Microsoft Corp. revealed that it has assisted over 30 million people in 249 countries and territories, including nearly 300,000 South Africans, in gaining access to digital skills, surpassing its initial target of 25 million people set in June.
As a result, in 2021, the organization will expand its dedication by launching new tools to assist job seekers and 250,000 businesses in making a skills-based recruit.
“Expanding access to these learning paths, skills, and resources comes at a crucial time for South Africa, as the country’s economy continues to deteriorate and unemployment is a growing and widespread problem,” says Lillian Barnard, Managing Director of Microsoft South Africa.
“This highlights the vital need to hasten economic recovery, especially for those who have been hardest hit by the pandemic’s effects. Because of the growing transition to digital technology and increased demand for people with digital skills, Barnard believes that digital skills are the most successful way to accelerate this recovery.
The success of Microsoft’s Global Skills Initiative, especially in South Africa, attests to the importance of digital skills. In addition to the nearly 300 000 engaged learners met, the initiative’s strategic collaborations with non-profits like Afrika Tikkun have yielded results: in October of last year, Microsoft South Africa awarded the youth development NPO a grant of $150 000.
This was used to broaden the program’s appeal to more South Africans by attracting job seekers into the Global Skills Initiative; assessing job seekers to decide the best learning route for them, as well as encouraging and incentivizing them to participate in and complete at least one learning pathway; enrolling and assisting job seekers in obtaining formal certification; and locating work experience, job placement, and entrepreneurial opportunities.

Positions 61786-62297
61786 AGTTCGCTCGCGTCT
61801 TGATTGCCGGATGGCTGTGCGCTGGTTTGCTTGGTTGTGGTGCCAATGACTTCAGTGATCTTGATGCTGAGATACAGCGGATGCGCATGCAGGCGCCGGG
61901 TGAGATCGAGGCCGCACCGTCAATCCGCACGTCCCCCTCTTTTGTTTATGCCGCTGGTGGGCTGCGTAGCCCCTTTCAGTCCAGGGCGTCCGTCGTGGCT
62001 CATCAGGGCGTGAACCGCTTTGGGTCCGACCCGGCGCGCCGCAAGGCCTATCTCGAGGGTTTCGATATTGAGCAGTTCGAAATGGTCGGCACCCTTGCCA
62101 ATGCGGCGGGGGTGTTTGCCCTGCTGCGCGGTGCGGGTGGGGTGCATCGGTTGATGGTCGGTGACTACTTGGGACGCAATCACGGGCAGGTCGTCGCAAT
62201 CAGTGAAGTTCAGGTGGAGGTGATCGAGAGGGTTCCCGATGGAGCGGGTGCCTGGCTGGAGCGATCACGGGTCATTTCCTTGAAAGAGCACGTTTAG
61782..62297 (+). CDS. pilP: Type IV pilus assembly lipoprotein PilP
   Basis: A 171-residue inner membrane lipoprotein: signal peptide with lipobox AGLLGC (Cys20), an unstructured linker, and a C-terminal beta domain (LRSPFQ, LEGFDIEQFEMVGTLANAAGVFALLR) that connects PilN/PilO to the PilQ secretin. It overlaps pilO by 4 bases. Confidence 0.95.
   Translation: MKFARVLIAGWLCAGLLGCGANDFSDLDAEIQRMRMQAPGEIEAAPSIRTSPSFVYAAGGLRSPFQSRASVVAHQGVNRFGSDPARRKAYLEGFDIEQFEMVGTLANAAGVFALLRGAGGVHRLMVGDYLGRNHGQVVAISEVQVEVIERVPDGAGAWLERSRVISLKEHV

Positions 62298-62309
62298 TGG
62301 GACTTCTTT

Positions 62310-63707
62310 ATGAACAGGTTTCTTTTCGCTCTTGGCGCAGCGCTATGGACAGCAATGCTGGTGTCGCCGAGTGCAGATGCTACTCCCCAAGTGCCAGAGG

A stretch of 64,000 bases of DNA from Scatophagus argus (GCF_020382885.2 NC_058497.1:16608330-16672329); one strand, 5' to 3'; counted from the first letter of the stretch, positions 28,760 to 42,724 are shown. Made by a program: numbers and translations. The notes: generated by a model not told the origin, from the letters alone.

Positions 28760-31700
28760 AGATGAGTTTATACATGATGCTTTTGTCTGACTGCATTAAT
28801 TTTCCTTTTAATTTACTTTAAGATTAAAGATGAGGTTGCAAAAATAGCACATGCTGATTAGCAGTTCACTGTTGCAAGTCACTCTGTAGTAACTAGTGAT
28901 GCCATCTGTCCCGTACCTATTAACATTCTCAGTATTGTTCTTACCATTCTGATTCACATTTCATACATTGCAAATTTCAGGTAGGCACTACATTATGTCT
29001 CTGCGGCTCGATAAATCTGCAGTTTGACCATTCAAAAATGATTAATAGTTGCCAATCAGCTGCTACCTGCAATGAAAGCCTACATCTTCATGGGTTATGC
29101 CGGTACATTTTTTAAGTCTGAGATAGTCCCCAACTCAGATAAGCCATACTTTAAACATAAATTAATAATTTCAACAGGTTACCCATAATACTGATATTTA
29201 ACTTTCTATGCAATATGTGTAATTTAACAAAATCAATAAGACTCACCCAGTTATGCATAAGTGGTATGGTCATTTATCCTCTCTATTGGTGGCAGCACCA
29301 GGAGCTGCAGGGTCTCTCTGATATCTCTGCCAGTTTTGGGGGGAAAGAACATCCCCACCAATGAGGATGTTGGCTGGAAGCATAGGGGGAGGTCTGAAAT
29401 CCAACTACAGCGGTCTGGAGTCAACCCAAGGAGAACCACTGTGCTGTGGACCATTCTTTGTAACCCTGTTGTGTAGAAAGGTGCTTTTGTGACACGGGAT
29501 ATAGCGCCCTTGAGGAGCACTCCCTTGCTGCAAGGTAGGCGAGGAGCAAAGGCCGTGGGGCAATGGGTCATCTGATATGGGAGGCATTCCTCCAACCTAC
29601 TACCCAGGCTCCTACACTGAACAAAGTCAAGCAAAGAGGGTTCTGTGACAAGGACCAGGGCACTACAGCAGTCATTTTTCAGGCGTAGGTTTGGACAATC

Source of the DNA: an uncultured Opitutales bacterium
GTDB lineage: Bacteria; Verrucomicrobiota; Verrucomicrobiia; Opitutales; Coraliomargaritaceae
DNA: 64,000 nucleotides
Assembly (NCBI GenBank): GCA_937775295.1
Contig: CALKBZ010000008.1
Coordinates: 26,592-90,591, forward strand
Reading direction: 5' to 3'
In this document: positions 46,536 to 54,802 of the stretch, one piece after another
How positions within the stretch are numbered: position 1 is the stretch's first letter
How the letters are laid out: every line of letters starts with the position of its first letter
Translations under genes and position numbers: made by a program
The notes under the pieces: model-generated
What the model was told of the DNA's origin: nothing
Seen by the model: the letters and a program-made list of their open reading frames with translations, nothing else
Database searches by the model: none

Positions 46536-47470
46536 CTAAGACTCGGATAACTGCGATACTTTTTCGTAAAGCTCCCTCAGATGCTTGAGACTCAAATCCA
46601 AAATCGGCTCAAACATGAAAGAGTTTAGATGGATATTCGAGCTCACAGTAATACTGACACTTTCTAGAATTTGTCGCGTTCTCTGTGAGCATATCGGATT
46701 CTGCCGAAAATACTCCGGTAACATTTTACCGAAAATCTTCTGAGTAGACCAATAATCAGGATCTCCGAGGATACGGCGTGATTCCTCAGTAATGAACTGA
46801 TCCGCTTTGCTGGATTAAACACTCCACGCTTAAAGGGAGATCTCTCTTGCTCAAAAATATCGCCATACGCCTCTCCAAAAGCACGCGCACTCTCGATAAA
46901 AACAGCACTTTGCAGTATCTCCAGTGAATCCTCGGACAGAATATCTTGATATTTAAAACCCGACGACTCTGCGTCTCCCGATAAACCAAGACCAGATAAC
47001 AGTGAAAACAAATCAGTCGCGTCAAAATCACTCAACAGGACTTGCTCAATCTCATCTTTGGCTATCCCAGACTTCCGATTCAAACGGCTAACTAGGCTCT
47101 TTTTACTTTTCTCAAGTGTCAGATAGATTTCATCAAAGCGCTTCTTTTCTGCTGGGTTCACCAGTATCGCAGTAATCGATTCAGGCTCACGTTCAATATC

Microsoft joined forces with its nonprofit partners to offer wrap-around assistance to approximately 6 million learners through coaching, mentoring, and networking as part of the initiative.
Microsoft plans to put these lessons into practice more widely, unveiling Career Connector, a new online service that will provide 50,000 job seekers with the ability to find a tech-enabled job within the next three years.
It will concentrate on learners who have acquired skills through Microsoft’s nonprofit and learning partners, with a special emphasis on women and underrepresented minorities in technology.
“Reimagining how people learn and apply new skills that will prepare them for the workplace of the future is becoming increasingly important and it is a priority for Microsoft to build opportunities that will encourage and empower unemployed South Africans by providing them with the necessary digital skills required to secure future-ready jobs,” says Barnard.
Individuals interested in learning more about these essential digital skills should visit the Microsoft microsite. The resources for the Global Skills Initiative is available here.
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